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The Story of Hope and Faith the Government Doesn’t Want You to Hear

The stories from the frontlines of nonviolent struggle are not the ones shown on the evening news; they are human stories of hope and determination.

(Photo Illustration: Jared Rodriguez / Truthout)

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A sea of candles, a street of soft-lit faces, the swell of a thousand voices singing, the unstoppable surge of tears, an ache of yearning in the heart, the possibility of change, and the sense that as all falls into darkness, the people will rise.

This is the story of nonviolent struggle . . . a story that has changed the world time and again . . . the story the government doesn’t want you to hear.

The government and mass media do their best to suppress this story. The cameras swing to the angry kid dressed in black and the provocations he launches at the police. The images flash scenes of chaos during the crackdown. The news does not report the countless hours of quiet boycotts, uneventful sit-ins, or midnight sign-painting sessions in preparation for tomorrow’s picket lines. The sudden grace of students taking wing from tyranny, walking out on classes and injustice is rarely mediatized.

Few television stations air footage of tedious city council meetings, where people witness the birth of change.

The suspicion of agent provocateurs, the cynical snort that so-and-so is a paid troll, the sighs about infuriating individuals, the teeth-gritting over long-winded speakers, complaints about self-serving power grabbers, the frustration when one person’s anger holds the whole room hostage; these are also truths in the world of nonviolent struggle.

But equally true are the quiet thoughts and subtle emotions that remain locked inside the rib cage. There are the moments when Spirit steps inside the room, and the presence of every person’s faith is palpable. There are times when the lineage of nonviolent struggle comes close enough to touch: Rosa Parks, Cesar Chavez, Dr. King, Gandhi, Aung San Suu Kyi and many countless more.

There is the tired laughter of longtime activists who have run the gauntlet of these experiences. There is the organizer’s stare that pins people as they scramble for excuses to avoid a meeting. There are the head-shaking recollections of victories, losses and uncomfortable defeats. There are the silent, shadowed looks of those who raced in to save the day, but lost the battle. There is the pain that never leaves the heart when an endeavor fails, and the guilty feeling when one’s eyes sweep over a map and sees a community that lies abandoned.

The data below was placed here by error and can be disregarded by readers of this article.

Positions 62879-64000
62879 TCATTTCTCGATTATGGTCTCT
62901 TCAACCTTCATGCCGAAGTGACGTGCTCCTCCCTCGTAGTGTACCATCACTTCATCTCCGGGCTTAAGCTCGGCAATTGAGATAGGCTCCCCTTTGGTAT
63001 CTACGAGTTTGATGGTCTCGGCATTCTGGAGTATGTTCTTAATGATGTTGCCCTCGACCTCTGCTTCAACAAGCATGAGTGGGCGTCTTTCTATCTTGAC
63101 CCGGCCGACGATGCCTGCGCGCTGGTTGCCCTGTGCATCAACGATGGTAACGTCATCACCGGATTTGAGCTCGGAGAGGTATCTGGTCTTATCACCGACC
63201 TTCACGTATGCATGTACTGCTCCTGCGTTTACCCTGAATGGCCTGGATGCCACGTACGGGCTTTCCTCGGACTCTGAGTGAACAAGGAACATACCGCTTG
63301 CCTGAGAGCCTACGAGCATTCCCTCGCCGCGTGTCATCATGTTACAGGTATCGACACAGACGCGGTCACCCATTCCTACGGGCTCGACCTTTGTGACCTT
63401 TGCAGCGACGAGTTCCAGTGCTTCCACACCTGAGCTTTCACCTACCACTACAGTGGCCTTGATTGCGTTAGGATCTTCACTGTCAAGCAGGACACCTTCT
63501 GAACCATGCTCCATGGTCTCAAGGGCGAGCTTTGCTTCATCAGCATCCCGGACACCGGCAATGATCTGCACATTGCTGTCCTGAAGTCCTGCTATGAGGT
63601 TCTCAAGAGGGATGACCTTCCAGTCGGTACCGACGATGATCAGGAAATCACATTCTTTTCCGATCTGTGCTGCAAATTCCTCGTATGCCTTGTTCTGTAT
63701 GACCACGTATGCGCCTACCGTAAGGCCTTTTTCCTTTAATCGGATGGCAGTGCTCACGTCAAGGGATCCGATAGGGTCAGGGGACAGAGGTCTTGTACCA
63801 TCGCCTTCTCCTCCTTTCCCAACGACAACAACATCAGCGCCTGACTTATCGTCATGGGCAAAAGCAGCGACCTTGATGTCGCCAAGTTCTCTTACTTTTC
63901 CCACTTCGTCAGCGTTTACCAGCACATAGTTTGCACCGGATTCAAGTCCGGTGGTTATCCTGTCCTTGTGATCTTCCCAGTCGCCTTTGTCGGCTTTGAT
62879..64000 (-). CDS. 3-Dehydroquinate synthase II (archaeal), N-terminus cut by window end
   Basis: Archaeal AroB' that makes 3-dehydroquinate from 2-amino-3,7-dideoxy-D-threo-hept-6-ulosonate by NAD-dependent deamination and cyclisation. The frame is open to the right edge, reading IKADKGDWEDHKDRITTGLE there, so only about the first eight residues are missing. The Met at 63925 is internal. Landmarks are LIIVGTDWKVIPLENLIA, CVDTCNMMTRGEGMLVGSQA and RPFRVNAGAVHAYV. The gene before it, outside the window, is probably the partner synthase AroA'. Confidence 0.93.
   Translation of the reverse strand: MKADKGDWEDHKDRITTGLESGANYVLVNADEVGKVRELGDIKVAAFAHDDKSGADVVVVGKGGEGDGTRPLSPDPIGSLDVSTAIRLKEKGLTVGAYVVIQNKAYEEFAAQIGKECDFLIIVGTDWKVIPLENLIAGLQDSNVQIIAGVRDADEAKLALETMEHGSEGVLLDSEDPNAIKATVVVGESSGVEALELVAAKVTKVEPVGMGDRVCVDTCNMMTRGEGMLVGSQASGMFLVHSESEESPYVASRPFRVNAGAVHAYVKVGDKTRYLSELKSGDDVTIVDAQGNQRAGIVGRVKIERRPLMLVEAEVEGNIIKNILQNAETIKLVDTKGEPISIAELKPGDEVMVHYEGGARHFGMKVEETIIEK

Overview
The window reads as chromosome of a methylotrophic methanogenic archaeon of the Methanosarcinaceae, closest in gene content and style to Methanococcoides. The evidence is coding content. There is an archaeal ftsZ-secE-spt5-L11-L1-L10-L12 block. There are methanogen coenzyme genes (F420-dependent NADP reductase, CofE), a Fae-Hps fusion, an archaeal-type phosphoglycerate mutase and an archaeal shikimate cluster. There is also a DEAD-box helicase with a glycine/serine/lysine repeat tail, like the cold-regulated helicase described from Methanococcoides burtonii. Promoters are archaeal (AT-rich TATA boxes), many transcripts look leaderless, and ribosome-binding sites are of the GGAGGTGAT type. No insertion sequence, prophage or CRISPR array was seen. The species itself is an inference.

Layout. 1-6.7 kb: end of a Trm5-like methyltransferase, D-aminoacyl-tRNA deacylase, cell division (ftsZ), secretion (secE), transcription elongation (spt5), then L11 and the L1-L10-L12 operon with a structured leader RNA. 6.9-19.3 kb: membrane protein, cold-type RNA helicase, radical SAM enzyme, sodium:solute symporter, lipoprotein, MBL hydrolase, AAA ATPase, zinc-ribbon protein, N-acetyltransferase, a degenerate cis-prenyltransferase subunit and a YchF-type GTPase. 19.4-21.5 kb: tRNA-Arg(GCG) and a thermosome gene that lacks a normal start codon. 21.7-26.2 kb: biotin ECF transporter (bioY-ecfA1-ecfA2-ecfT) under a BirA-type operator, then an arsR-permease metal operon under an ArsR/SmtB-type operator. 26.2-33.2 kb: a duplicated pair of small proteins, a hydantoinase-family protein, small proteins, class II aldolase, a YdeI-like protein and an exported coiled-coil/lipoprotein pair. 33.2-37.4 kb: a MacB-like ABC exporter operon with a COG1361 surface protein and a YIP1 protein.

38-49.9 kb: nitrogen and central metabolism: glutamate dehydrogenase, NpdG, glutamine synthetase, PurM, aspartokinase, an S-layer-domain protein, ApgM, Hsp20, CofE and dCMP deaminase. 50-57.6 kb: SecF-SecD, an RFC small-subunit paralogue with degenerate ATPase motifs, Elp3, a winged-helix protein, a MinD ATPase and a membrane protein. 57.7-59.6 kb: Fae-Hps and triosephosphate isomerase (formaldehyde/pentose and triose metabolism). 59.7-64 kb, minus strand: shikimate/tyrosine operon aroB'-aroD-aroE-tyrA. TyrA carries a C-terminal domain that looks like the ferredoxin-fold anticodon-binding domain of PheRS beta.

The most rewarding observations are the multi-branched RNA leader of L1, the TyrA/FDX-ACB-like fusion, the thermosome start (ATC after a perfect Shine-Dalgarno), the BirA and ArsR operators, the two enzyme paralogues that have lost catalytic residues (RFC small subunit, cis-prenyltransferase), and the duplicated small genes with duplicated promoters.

There are the midnight decompression rants after hot-tempered meetings. There are those moments when the jaw drops in disbelief at court injustices, police brutality and politicians’ machinations. There is the cynical snort of the young activist who has seen it all – and the subtle disdain of the old-timer who knows the kid has not. There are the green recruits being punched in the guts for their faith in equality and justice. There are the watery old eyes of grandmothers who refuse to lie down and die.

The world of nonviolent struggle holds libraries of experience: good times, full of laughter, song, community and purpose; tough times when the thrill of rebellion gives way to the fear of repression. There are times when one narrowly avoids the pitfalls of righteousness, other times when one topples blindly in. A moment arrives when you have never felt so alive; then comes another when you wish for death. Your heart breaks. It heals. Hope rises, then falls. It feels as though nothing can stop the movement; then everything does.

Meanwhile, the neighbors are watching television.

Don’t they understand? Life and death are at stake. Extinction looms! There is no epic greater than this. Homer defers to the story of our times. The Ramayana, with its demons and demigods, the Greek epics, Shakespeare’s work – not one can compete. Soap operas have nothing on reality.

But the kids stare glassy-eyed at the screens. Teenagers eat popcorn and watch thrillers. Parents flick through the reruns. Life passes them by.

Loneliness and sadness touch the hearts of all people. Fear of the unknown mingles with the uncertainty of change. There is nothing glossy about nonviolent struggle. No movie music plays in the background. There are no commercial breaks to the intensity of reality. The fallen heroes do not stand up and take bows.

Nonviolent struggle is gritty. It’s real. It is a world the 6 o’clock news fails to adequately report. The neighbors next door frown at the screen, watching the ten-second clip of the angry protester flash again and again. Why do they do it? the wife complains to the husband. He yells at the kid on the screen to get a job.

The kid has a job, you want to tell him. He has a job, and he’s doing it. The black-clad stereotype provoking the cops is keeping his neighbors from changing the world. He’s fueling the propaganda machine. The government may even pay him to do it. He may be sincere. Regardless, he still plays his role. The people keep watching the screen.

Over and over his story repeats. His message of anger and violence drowns out the other . . . the one that entrenched power doesn’t want you to hear.

There is a sea of candles. There is a street of soft-lit faces. There are a thousand voices singing. There are tears in your eyes and a stranger’s hand in your own. The impossible looms, but you refuse to give up. This is the world of nonviolent struggle.

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